Maun Samuel ho Mana Cynthia,
(Big brother Samuel and big sister Cynthia)
Malai hela iha Beto Tasi,
((The) foreigners that live at Beto Tasi)
Ba Maun Je nia uma.
(At big brother je’s house.)

So we live at Beto Tasi.(pronounced bet-orr, tassy)

Oh what a feeling for me to return, it washed away all my fears and doubts. Seeing them all and greeting them, sitting around their table to eat fresh mandarins, bananas, small bread loaves and fried peanuts. Along with the standard black coffee, of which I tried to drink almost half the cup to compensate for being awake for most of the previous night.

Samuel chatted with Maun je for a few hours, and we were both surprised at how much of the language we could understand. Thank God, we have not forgotten much.

Little Israel just grabbed the first toy he saw and started playing. His little friends were at school when we arrived. Serenity soon caught up with her friends and we all had a quick dip in the ocean to refresh ourselves.

UN helicopters! Israel couldnt stop looking at all the planes and helicopters.... 
 The rest of the day has been unpacking and sleeping in shifts

Friday, April 9, 2010

A few hours in Darwin (airport)

This may be my last chance to use our personal internet access....Its about 2:15am Darwin time, or about 2:50am for our bodies.  We have set up camp in the sleepy Darwin airport.  I (Cynthia) was able to get ~2 hours sleep on the plane Praise God!.  As for Israel he fell asleep as soon as the plane levelled off at 11000km.  Serenity had a fitful sleep the whole trip.  Poor Samuel didnt sleep a wink - too hyped up? or just that he got absorbed in a good book?  Anyway the three of them are sleeping now.  We have about 3.5 hours before we need to check in for the Airnorth flight to Dili.
 Israel was so excited he was literally jumping around.
 Just landed, a bit bleary eyed...
 Home sweet home!

In flight

We have finally made it to the airport.  Of course, the car just had to die today!  It completely stopped leaving us stranded at Ulmarra on the highway.  Thanks so much to an angel (aka Cynth's dad who came to our rescue).  We bought a new battery and filter and threw in a bit of clean diesel, gave it a tow down the road and we were off again. (Having lost a precious 2 hours and $230 on a very busy day ... Praise the Lord!)  So we have rushed around heaps but are now sitting in the airport and about to leave so what's packed in our bag is what we are taking and I think its going to be a bit of a surprise at the other end as to what actually made it in our bags.  Thanks to so many who have contributed to make this possible.  Thanks to Steve and Leila of Grafton Paddle Sports who sourced some cheap mossie nets to hand out and to Ken Halgarth from Maclean chemist who gave us a generous discount on medical supplies.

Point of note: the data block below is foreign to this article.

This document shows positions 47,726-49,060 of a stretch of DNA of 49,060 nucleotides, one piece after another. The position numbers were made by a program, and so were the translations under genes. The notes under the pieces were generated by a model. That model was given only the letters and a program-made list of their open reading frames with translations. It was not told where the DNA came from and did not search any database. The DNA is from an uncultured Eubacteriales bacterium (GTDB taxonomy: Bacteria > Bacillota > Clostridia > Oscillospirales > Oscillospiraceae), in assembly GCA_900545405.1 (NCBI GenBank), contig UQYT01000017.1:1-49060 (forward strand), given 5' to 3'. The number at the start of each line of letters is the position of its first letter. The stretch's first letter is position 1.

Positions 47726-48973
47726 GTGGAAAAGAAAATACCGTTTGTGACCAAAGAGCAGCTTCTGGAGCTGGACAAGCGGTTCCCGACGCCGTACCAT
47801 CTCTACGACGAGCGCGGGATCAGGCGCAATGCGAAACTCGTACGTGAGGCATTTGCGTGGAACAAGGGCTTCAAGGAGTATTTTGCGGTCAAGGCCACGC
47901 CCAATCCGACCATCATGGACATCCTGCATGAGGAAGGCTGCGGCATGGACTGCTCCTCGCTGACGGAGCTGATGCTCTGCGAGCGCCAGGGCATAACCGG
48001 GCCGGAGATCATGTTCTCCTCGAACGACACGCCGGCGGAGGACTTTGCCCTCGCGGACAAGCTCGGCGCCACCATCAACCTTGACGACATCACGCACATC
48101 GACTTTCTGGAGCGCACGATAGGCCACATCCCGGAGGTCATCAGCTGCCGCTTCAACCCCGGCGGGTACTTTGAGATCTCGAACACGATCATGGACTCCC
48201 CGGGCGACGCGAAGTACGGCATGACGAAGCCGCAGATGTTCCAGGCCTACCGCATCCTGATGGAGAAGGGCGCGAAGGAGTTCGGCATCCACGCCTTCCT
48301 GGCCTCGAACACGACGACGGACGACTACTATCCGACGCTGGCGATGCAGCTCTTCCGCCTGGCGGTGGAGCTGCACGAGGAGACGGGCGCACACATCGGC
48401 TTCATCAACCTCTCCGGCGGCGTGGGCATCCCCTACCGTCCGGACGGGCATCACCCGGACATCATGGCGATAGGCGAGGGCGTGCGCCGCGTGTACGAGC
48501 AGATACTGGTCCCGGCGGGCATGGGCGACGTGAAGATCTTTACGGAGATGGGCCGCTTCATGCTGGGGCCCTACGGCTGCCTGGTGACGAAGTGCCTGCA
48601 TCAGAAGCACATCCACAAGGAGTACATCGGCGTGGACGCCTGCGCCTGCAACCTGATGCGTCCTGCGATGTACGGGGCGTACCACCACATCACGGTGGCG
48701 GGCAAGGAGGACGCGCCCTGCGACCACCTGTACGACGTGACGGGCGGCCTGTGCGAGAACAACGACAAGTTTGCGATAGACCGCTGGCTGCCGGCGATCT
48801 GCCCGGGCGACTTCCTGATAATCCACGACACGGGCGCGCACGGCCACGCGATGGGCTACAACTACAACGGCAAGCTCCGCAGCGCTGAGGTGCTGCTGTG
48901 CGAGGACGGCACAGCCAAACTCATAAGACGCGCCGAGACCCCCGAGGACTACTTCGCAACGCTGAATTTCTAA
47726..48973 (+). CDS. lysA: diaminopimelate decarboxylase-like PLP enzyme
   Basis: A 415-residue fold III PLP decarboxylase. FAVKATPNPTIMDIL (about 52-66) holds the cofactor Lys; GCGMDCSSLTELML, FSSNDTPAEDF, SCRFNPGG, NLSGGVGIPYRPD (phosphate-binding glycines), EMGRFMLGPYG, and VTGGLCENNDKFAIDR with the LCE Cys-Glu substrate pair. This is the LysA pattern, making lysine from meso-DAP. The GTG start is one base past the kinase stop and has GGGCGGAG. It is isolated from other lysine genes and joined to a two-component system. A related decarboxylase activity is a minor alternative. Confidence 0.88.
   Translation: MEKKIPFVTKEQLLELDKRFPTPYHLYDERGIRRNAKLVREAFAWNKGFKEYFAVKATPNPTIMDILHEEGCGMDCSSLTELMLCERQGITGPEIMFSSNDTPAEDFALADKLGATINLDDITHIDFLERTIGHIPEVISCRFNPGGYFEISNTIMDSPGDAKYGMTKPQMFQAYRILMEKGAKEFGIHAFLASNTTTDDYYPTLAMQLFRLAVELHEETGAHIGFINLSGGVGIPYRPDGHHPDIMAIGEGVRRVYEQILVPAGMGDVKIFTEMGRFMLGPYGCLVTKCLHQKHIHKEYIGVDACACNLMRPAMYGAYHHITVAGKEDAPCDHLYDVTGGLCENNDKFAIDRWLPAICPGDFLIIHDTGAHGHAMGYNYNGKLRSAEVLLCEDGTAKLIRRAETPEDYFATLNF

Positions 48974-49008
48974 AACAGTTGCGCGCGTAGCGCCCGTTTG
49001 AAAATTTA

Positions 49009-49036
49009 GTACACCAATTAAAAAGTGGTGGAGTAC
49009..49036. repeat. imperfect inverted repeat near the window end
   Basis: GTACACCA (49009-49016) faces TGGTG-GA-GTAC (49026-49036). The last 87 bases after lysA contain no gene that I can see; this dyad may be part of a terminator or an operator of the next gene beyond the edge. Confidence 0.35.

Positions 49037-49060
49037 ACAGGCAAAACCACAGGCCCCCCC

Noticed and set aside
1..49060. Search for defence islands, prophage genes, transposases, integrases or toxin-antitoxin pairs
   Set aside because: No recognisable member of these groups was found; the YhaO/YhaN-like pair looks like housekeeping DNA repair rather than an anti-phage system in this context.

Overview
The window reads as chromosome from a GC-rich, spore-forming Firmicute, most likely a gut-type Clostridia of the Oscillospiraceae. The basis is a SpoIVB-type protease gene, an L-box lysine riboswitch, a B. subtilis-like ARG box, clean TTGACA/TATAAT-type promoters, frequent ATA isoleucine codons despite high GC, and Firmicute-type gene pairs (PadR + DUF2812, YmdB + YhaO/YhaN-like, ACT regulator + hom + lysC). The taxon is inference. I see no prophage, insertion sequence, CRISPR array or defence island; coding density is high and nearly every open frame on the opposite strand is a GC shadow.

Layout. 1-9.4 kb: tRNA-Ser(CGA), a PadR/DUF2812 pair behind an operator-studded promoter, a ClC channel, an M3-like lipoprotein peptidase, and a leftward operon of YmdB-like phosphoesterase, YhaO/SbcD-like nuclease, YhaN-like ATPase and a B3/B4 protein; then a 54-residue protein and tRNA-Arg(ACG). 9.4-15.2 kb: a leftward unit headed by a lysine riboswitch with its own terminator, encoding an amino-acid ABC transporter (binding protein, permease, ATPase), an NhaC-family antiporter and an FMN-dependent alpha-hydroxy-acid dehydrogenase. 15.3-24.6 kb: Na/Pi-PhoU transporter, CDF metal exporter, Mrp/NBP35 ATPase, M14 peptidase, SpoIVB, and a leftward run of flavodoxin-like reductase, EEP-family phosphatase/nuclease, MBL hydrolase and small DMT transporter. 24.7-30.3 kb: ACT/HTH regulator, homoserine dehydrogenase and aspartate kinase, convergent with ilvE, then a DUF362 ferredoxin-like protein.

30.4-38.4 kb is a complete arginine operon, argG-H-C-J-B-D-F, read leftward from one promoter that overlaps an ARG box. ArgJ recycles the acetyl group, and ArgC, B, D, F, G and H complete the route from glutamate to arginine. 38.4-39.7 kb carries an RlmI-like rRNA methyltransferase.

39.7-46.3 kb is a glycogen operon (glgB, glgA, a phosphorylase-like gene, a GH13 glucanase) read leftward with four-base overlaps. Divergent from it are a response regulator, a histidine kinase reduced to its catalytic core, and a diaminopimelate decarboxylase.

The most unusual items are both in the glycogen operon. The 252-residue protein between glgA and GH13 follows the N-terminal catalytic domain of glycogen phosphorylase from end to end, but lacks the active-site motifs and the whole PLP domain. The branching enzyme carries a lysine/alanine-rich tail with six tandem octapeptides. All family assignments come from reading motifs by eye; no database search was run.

Wednesday, April 7, 2010

Mayhem and Tranquility

1 sleep to go!

My brain is in overload... take this, do that, go there, see them, pay this, ring him, don't forget to.... ah...  um...what was it again?

These are some of the more positive things i can look forward to...
Peaceful sunsets admiring Gods gorgeous exterior colour schemes, sifting through pastel coloured pebbles, making small piles of white ones, finding the odd shell, watching the hand dug outrigger canoes land after a days fishing, chatting with fellow foreigners who may be visiting the beach, watching Serenity and Israel play for hours with the kids from next door.   
Also have to mention the lovely neighbours, the constant supply of fresh tropical fruits available (including yummy coconuts picked by the young boys next door whenever we request one).
Hmmm sounds nice hey.. 
I might just keep these thoughts forefront at the moment. ;)
A piece of tranquility.

Friday, April 2, 2010

6 days to go!

Oh Dear!
It really does seem that as time runs out, things to do increase.  I wonder if its a scientific rule? -
time > = activities < = 1 stressed body! :)

We are enjoying a few days with family here at Mum and Dads.  We have had one of mums brothers and his wife here which has been lovely, as we don't see each other a great deal.  My sister also arrived yesterday, and two other aunts will be here today. We have a couple of birthdays to celebrate over this weekend.

Samuel has been very busy (what else can i expect really?).
He spent 4+ days in Lismore this past week, and will be working there tomorrow (Saturday), and next Tuesday/Wednesday.  I am hoping he wont have much to do on Thursday - The day we drive up to Brisbane!
Ive been reasonably busy too.  We had a few good days of (Rainbow Road) school, trying to knock off a few workbooks with Serenity, so we can carry less over to East timor.  I've also re-sorted our gear for the 3rd time in the last 2 months.